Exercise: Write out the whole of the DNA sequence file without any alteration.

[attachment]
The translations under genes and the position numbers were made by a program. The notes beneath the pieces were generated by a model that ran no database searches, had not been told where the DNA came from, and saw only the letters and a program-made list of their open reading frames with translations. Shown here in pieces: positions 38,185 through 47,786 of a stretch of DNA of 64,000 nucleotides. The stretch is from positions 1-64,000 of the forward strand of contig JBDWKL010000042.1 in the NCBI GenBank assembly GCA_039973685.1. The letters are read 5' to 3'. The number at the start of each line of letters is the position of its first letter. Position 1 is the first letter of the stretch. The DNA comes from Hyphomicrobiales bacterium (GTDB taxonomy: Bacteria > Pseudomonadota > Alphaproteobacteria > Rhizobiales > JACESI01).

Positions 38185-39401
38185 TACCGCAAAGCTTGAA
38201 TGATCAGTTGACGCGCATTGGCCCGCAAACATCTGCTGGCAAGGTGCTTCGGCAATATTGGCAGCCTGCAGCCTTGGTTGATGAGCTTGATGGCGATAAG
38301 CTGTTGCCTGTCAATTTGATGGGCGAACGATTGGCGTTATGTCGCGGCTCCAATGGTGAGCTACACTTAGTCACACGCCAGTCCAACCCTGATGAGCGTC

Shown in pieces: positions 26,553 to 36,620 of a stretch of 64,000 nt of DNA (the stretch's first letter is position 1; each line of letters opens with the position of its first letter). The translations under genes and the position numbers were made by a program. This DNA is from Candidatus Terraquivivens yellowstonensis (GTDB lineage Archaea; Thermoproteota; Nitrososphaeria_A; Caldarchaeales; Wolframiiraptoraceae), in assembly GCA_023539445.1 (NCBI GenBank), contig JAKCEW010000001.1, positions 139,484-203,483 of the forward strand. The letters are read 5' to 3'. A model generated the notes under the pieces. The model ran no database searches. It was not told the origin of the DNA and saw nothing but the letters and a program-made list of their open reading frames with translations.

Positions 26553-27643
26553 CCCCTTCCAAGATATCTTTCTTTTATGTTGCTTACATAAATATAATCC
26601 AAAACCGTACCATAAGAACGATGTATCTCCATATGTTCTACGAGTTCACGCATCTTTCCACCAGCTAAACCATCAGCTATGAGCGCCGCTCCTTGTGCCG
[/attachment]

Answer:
The translations under genes and the position numbers were made by a program. The notes beneath the pieces were generated by a model that ran no database searches, had not been told where the DNA came from, and saw only the letters and a program-made list of their open reading frames with translations. Shown here in pieces: positions 38,185 through 47,786 of a stretch of DNA of 64,000 nucleotides. The stretch is from positions 1-64,000 of the forward strand of contig JBDWKL010000042.1 in the NCBI GenBank assembly GCA_039973685.1. The letters are read 5' to 3'. The number at the start of each line of letters is the position of its first letter. Position 1 is the first letter of the stretch. The DNA comes from Hyphomicrobiales bacterium (GTDB taxonomy: Bacteria > Pseudomonadota > Alphaproteobacteria > Rhizobiales > JACESI01).

Positions 38185-39401
38185 TACCGCAAAGCTTGAA
38201 TGATCAGTTGACGCGCATTGGCCCGCAAACATCTGCTGGCAAGGTGCTTCGGCAATATTGGCAGCCTGCAGCCTTGGTTGATGAGCTTGATGGCGATAAG
38301 CTGTTGCCTGTCAATTTGATGGGCGAACGATTGGCGTTATGTCGCGGCTCCAATGGTGAGCTACACTTAGTCACACGCCAGTCCAACCCTGATGAGCGTC

Shown in pieces: positions 26,553 to 36,620 of a stretch of 64,000 nt of DNA (the stretch's first letter is position 1; each line of letters opens with the position of its first letter). The translations under genes and the position numbers were made by a program. This DNA is from Candidatus Terraquivivens yellowstonensis (GTDB lineage Archaea; Thermoproteota; Nitrososphaeria_A; Caldarchaeales; Wolframiiraptoraceae), in assembly GCA_023539445.1 (NCBI GenBank), contig JAKCEW010000001.1, positions 139,484-203,483 of the forward strand. The letters are read 5' to 3'. A model generated the notes under the pieces. The model ran no database searches. It was not told the origin of the DNA and saw nothing but the letters and a program-made list of their open reading frames with translations.

Positions 26553-27643
26553 CCCCTTCCAAGATATCTTTCTTTTATGTTGCTTACATAAATATAATCC
26601 AAAACCGTACCATAAGAACGATGTATCTCCATATGTTCTACGAGTTCACGCATCTTTCCACCAGCTAAACCATCAGCTATGAGCGCCGCTCCTTGTGCCG